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Both Sides Claim Victory in ‘Veto’ Fight

The Senate's 55-40 approval Tuesday of a "legislative veto" of the Federal
Communications Commission’s relaxed broadcast-ownership rules did little to show
which side has the upper hand.

The margin of victory was not big enough to override a threatened White House
veto, but it was sufficiently large to gin up hopes of supporters that the House
would take up the proposal.

"This vote demonstrates the power of the grassroots," said Eli Pariser, campaign director for, a group formed to fight the Clinton
impeachment proceedings that has moved on to new causes. "Millions of people have
contacted Congress to voice their opposition. Now the Senate has demonstrated
that it's listening."

Democratic FCC commissioner Michael Copps, a foe of the rule changes, agreed.
"In spite of the full-court press of big media, a bipartisan majority of senators
told the FCC it was wrong when it waved the green flag for more media
consolidation," Copps said. "The commission should heed the call and act now to reconsider
its decision to allow even more media concentration."

The networks, on the other hand, said they were encouraged that the margin of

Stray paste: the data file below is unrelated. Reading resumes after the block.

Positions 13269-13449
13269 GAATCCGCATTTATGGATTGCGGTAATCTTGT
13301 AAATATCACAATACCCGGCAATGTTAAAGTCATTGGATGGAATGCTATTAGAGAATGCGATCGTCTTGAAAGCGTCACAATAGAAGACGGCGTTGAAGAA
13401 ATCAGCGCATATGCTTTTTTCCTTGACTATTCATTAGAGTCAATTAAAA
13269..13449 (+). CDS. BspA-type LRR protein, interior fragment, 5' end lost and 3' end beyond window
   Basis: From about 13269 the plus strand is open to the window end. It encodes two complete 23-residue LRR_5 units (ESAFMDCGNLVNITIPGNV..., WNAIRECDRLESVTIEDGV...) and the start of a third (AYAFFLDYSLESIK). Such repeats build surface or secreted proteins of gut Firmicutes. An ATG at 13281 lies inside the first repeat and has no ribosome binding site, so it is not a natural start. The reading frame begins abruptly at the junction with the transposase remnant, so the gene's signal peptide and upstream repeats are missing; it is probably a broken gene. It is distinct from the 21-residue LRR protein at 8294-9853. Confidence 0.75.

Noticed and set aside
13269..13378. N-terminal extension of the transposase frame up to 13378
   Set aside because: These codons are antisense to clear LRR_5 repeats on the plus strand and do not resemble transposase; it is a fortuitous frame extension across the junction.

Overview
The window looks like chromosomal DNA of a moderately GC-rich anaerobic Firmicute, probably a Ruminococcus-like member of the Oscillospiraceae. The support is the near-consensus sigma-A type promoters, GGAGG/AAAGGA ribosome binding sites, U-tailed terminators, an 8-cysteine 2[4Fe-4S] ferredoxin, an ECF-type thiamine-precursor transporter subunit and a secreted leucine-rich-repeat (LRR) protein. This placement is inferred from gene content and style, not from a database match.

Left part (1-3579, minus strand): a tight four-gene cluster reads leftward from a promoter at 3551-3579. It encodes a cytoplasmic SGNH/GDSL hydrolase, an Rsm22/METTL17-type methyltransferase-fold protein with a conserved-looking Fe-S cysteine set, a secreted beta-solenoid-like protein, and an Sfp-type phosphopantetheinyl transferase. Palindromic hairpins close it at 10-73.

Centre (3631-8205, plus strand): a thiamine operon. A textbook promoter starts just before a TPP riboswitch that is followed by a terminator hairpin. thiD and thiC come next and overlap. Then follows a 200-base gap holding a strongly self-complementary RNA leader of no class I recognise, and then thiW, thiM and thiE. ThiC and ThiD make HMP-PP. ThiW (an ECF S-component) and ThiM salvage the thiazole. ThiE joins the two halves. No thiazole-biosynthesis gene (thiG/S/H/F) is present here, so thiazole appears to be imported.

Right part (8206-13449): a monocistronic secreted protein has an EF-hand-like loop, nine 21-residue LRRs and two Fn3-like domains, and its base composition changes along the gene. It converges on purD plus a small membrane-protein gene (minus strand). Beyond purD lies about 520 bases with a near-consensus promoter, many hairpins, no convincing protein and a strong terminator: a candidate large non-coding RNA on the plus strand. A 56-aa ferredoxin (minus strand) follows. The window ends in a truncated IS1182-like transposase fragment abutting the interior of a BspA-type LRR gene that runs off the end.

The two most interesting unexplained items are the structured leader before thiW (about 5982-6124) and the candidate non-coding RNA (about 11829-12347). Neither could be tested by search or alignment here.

victory was less than the two-thirds necessary to override a threatened White
House veto.

Supporters of the so-called veto "once talked about getting 70 votes," Fox spokesman Andrew Butcher said. "As more senators learned about this issue, more
joined the side of those who want deregulation."

Added NBC lobbyist Bob Okun: "Today's vote suggests that supporters of free
over-the-air television are starting to prevail."

The networks argued that they won't be able to afford expensive sports, movies
or other high-quality programming unless they can boost profits by buying more
TV stations.

The Senate measure would return the national TV-ownership cap to 35% of
television households. The vote puts Senate approval on using congressional
authority to nullify a new agency rule.

The rarely used tactic -- being led by Sens. Byron Dorgan (D-N.D.), Trent
Lott (R-Miss.) and Russ Feingold (D-Wis.) -- may be largely symbolic because House leaders
oppose allowing a companion measure to come to a vote on their side of Capitol

Dorgan, however, hopes the House rank and file will pressure their leaders
into scheduling a vote.

House and FCC supporters of deregulation remain defiant.

"It's time for Congress to move on," said House Commerce Committee chairman
Billy Tauzin (R-La.), noting that the Senate fell well shy of the 67 votes need to
override a veto and earlier House attempts to reinstate several FCC broadcast
rules was defeated.

"I will vigorously resist any attempts to revisit these issues this year," Tauzin added.
FCC chairman Michael Powell said a congressional veto would bring "chaos" to
media regulation.